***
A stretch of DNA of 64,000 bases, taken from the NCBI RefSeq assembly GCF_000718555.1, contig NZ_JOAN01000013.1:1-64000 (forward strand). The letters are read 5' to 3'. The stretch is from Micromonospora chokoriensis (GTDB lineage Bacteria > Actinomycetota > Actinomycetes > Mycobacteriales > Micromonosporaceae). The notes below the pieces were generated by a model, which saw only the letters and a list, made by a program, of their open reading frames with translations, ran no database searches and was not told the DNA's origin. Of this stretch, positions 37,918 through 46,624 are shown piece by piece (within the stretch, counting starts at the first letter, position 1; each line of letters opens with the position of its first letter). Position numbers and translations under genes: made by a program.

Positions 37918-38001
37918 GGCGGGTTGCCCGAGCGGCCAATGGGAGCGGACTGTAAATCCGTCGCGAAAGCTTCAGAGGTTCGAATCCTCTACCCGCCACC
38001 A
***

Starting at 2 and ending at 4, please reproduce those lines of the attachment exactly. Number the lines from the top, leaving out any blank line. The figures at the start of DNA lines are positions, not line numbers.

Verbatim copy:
Positions 37918-38001
37918 GGCGGGTTGCCCGAGCGGCCAATGGGAGCGGACTGTAAATCCGTCGCGAAAGCTTCAGAGGTTCGAATCCTCTACCCGCCACC
38001 A